Blackfoot Challenge

Posted: Oct 7, 2005
Written by: 
Britta Beckstead


Updated February 2011

Location: The Blackfoot Watershed of western Montana.

Collaborative partners: Private landowners, businesses, and non-profits; federal, state, and local agencies.

Objective: Building and maintaining better rural communities through community cooperation.


  • Concerns about the sustainability of the project
  • Duplicative and uncoordinated agency efforts
  • Loss of the area's rural character
  • Bringing parties with disparate interests to the table and ensuring inclusive representation of all stakeholders
  • Establishing a strong leader or leaders in such a diverse partnership
  • Maintaining adequate funding
  • Prioritizing and implementing projects

Project summary:

In contrast to its beauty in the film “A River Runs Through It,” the Blackfoot Watershed has suffered from a long history of poorly regulated mining, logging, and livestock grazing practices, as well as generally fragmented land use. Beginning in the 1970s, inspired citizens began an effort to clean and conserve a stretch of the Big Blackfoot flowing past Lincoln, Montana. Land Lindbergh of the founding group described the Blackfoot Challenge as a “loosey-goosey, non-membership, non-dues paying, informal let’s-do-it group.” The Big Blackfoot Chapter of Trout Unlimited sponsored the first meeting of the Blackfoot Challenge. In 1993, the group hired an executive director and became a 501(c)(3) nonprofit organization.

According to Hank Goetz, Manager of the Lubrecht Forest (University of Montana), the Blackfoot Challenge has been successful for a number of reasons: “There was a common threat, that of subdivisions of beautiful, fertile land, that of unrestricted access—we had a common view of these threats. That view led to broad citizen participation, citizens gave of their time freely and patiently. Trust developed. And we have a large number of progressive-thinking, politically sophisticated landowners with access to financial resources. And we're not burdened by the suspicion of public agencies that you see in some ranching communities. We've had good relations with agency representatives. We sit down together as equals. Conversations are open-ended. We find common solutions to common problems."

There are a couple of unique aspects to this effort. For example, although there is a strong relationship among the government entities and citizen groups involved, agencies have let citizens take the lead in discussions and decision-making. In response to the difficulty of having everyone represented at the table, members of the group write letters asking a missing participant to come to the next meeting, make their information accessible, facilitate an open process, conduct workshops, and assign participants to specific communities.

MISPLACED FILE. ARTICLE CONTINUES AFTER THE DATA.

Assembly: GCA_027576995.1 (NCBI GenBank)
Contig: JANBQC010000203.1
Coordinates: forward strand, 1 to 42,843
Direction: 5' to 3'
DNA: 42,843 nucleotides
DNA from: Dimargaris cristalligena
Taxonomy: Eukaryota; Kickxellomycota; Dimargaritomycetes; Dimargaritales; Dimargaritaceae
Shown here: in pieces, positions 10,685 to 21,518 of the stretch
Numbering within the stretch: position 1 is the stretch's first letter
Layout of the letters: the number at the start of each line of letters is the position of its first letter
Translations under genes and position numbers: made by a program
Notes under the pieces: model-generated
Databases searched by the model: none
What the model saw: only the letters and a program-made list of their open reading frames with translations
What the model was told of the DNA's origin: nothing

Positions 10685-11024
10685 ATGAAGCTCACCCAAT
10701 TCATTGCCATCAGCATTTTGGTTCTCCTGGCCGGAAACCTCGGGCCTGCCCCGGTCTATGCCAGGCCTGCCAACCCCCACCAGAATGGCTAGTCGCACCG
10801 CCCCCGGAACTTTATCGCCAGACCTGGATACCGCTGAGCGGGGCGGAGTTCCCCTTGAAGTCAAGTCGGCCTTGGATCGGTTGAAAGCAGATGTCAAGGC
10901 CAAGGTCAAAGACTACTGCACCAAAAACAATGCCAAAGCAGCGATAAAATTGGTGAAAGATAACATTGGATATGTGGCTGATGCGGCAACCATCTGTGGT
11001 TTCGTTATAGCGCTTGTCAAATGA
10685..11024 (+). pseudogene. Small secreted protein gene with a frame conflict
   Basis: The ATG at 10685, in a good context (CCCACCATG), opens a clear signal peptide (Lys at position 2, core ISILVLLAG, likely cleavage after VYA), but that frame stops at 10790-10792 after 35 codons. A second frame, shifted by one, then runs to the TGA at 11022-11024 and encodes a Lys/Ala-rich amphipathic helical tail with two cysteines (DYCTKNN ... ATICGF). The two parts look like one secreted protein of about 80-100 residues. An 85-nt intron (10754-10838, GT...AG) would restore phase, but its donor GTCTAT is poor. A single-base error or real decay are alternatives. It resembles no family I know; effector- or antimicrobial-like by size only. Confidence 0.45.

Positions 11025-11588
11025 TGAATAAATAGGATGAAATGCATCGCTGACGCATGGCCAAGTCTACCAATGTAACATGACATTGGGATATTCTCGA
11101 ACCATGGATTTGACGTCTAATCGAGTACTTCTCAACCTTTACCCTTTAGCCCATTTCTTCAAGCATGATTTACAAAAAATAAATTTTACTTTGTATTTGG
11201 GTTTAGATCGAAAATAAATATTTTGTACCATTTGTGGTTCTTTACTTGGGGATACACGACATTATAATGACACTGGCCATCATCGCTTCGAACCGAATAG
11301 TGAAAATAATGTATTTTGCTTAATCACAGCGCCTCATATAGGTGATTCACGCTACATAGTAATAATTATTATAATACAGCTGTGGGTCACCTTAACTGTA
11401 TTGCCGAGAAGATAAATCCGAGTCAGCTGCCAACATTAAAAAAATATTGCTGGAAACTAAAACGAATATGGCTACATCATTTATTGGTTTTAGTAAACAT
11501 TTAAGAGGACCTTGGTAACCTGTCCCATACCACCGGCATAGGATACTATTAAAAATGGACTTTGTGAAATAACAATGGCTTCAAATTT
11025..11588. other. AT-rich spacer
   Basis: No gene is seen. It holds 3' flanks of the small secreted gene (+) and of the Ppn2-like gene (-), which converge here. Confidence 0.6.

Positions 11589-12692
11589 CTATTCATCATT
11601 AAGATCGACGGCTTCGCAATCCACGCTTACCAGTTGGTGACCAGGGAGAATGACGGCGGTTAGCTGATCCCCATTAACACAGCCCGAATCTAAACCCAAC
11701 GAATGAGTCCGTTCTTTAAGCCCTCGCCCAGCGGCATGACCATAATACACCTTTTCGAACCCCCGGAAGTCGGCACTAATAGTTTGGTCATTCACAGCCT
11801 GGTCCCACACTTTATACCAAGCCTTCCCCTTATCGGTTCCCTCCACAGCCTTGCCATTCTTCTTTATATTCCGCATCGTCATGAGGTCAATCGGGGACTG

The group has diverse sources of funding and the majority (94%) goes towards their programs. Their innovation, organization, and success have made more funding, partnership, and opportunities available each year. In addition, due to their comprehensive education program they have ensured that the Blackfoot Challenge’s legacy will continue.

Lessons Learned:

  • Have mutual respect for all parties 
  • Attack issues from all angles 
  • Find innovative solutions to problems 
  • There are many benefits to government agencies allowing citizens to take the lead


Today it has evolved into a partnership spanning public and private, federal and state, and small and large organizations. There are specific committees for the issues in the region – Conservation Strategies, Forestry, Wildlife, Water, and Weeds – in addition to Executive and Education committees. But, according to Hank Goetz, “our mission remains unchanged: to conserve the way of life and traditions and the land and the waters of the Blackfoot.”

The Blackfoot Challenge coordinates a Conservation Easement Work Group that represents land trusts overseeing 110,000 acres under conservation easements, support a community-based council that manages 41,000 acres of cooperatively stewarded public and private lands that in 2009 provided 5,609 acres with open hunting access, placed 3,000 acres under rotation systems, controlled for weeds on 70 acres, thinned 140 acres for fire safety, and restored 300 acres of public forest land. In 2006, the Innovations in American Government Award was granted to the U.S. Fish and Wildlife Service's "Montana Partners for Fish and Wildlife Program" for their partnership in the Blackfoot Challenge. As a result, Partners in Conservation was created, which holds annual meetings with representatives from 18 western states (as of 2011) to communicate and to collaborate on conservation partnerships for working landscapse.

Additional Resources:

The Blackfoot Challenge Homepage:

Report on the Blackfoot Challenge:

Contact Information: Gary Burnett (

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